In this installment of screenwriting Q&A we go over a commonly asked question that comes up with screenwriting competitions and conferences: is a screenplay contest pitchfest a total scam to make money – or will they actually lead to results?

“Hey ScriptBully:

I’m getting ready to go to a writer conference and they offer script pitchfests and I was just wondering whether it’s worth the extra $50…or should i save the money and by another screenwriting book. (Namely yours.)

-James
Turlock, Calif.

Hey James,

Thanks for the question. So are pitchfests scams? Without knowing exactly WHICH pitchfest you’re gonna take part in, here are a couple of thoughts:

Screenwriting Pitchfest Tip #1: If You Can’t Afford It, Don’t Do It

If spending $50 or even $100 on pitching will force you to sell a spare kidney, then definitely pass. The CHANCES of your pitch actually leading to an immediate financial boon are quite small. (And besides you’ll need that kidney later.)

Screenwriting Pitchfest Tip #2: If Your Idea Sucks, Definitely Don’t Do It

Pitchfests are not about getting a critique of your story or get access to constructive feedback on your project. It’s ABOUT enticing story development folks – and agents and managers – into wanting to know more.

And how do you KNOW if your idea sucks? Pitch it to everyone you know. (And don’t know.) If total strangers go “Cool Idea” then you’re on to something.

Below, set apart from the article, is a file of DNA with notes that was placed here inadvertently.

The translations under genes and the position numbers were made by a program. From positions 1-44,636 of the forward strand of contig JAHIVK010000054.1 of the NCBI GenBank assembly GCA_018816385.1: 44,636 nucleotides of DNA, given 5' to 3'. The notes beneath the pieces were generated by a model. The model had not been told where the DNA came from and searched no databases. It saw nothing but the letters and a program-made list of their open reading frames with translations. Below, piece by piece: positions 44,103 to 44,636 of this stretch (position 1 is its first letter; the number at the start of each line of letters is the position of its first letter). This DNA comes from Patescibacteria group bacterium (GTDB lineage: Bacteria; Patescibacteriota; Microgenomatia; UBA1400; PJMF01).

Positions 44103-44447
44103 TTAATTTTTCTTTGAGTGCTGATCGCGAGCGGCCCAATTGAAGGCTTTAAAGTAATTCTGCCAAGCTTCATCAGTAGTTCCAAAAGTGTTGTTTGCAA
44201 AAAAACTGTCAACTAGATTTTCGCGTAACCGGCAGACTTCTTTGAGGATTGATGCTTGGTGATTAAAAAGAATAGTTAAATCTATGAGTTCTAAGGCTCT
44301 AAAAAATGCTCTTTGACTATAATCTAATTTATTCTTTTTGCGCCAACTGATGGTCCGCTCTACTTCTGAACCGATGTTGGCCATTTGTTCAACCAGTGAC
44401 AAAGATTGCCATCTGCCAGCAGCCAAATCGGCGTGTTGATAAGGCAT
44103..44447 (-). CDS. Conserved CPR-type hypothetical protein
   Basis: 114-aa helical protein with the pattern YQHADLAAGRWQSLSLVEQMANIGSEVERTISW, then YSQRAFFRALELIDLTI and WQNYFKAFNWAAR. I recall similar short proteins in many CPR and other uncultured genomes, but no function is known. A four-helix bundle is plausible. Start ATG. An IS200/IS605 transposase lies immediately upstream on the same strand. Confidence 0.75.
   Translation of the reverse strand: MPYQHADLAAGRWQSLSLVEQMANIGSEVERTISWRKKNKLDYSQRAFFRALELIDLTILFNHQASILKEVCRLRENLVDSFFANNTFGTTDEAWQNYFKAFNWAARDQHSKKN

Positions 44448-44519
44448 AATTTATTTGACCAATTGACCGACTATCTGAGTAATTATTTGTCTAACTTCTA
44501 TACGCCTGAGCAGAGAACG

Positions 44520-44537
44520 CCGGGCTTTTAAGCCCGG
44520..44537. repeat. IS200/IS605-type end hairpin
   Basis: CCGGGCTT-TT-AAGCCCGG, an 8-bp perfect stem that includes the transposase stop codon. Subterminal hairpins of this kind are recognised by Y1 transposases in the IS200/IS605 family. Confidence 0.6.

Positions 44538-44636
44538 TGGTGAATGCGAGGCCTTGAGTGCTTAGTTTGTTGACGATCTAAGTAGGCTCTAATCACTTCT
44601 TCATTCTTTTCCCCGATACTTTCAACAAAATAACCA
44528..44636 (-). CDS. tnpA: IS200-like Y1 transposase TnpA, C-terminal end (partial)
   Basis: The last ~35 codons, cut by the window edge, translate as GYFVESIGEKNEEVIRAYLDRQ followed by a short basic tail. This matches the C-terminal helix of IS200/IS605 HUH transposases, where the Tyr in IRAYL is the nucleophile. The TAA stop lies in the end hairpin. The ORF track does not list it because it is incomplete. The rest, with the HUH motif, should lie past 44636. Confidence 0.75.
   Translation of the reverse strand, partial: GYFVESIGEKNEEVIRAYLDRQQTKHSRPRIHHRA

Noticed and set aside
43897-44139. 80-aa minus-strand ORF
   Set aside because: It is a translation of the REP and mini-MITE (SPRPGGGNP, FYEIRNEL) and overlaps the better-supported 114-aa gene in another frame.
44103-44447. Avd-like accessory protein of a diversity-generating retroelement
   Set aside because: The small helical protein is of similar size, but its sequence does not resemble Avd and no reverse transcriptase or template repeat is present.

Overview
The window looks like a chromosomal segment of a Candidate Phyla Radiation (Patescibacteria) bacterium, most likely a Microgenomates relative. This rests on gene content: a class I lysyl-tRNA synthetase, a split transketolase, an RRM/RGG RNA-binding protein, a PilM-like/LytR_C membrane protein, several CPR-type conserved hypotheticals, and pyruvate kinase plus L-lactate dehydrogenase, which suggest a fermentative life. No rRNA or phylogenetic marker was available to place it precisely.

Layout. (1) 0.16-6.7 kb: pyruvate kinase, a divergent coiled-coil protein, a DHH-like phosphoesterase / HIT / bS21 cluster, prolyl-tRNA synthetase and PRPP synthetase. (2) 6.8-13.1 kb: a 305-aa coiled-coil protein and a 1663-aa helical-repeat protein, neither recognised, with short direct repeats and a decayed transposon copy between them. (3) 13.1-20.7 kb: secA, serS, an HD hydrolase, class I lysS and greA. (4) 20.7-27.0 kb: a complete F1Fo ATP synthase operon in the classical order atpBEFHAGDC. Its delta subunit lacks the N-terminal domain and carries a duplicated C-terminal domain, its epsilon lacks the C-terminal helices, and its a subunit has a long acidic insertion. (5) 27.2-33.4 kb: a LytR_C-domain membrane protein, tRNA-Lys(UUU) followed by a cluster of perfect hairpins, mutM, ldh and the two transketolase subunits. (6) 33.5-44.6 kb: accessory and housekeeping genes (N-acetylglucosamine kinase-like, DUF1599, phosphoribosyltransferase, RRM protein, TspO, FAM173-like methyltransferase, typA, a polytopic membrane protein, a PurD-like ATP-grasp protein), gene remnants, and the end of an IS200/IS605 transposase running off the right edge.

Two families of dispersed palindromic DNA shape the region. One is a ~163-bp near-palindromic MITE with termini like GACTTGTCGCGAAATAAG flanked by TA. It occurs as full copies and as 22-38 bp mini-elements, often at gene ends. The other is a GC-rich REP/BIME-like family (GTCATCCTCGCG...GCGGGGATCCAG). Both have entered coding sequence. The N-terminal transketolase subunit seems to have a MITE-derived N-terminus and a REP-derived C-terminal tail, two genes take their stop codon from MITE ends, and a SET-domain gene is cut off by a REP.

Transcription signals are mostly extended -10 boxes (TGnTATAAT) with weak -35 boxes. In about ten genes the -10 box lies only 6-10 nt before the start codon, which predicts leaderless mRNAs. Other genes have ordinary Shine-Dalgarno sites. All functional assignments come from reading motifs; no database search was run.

And really, a pitchfest, is like an American Idol audition. (It’s a cattle call, with mostly untalented wannabes…but…they are STILL looking for genuine talent.)

Screenwriting Pitchfest Tip #3: If You Can Keep Expectations Low, They Can Be Beneficial

I think the REAL benefit of a pitchfest is forcing you to break your story in a digestible chunks…and then communicating that with a stranger who may or may not change your life.

This is great for a couple of reasons:

1) It’s pretty damn scary. (And most people don’t do scary.)

2) Pitching is a skill…and one that only gets better when you do it alot.

3) You’ll MEET industry folks who you might be able to query later on.

4) You’ll hear LOTS of other pitches from fellow writers. (This alone will make you a better writer.

Screenwriting Pitchfest Tip #4: Make Sure You Got a 1-Sheet

Okay, so suppose the agent or story exec LOVES your pitch. Well, the next thing they will ask for is a 1-sheet.

A 1-sheet is simply a 1-page breakdown of your entire story. And it BEHOOVES you to bring it WITH YOU to the pitchefest.

This is because:

1) They have something to take back to the office with them.

2) They will remember you, because you are the 1% of the other writers who’ll have them.

And as hard as you work on your pitch, is how hard you should work on your 1-sheet. It’s gotta be good and exciting and SCREAM marketability.

And then if they like the 1-sheet. They might just ASK to read your script. And suddenly you are in a different stratosphere.

You are a very small fish in a very large pond. But it’s a pond that can change your life overnight.

Got a burning screenwriting question? Please let us know over at our Facebook Page with the #askscriptbully tag. Thanks!

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About The Author

Michael Rogan
Editor, ScriptBully Magazine
Google+

Michael Rogan is a former screenplay reader and optioned screenwriter. He is also the founder and editor-in-chief of ScriptBully magazine, and has written a few non-sucky books including "How to Write a Book That Doesn't Suck (and Will Actually Sell)". He has made it his mission to help screenwriters kick ass - and rid the world of films based on action-figure lines.

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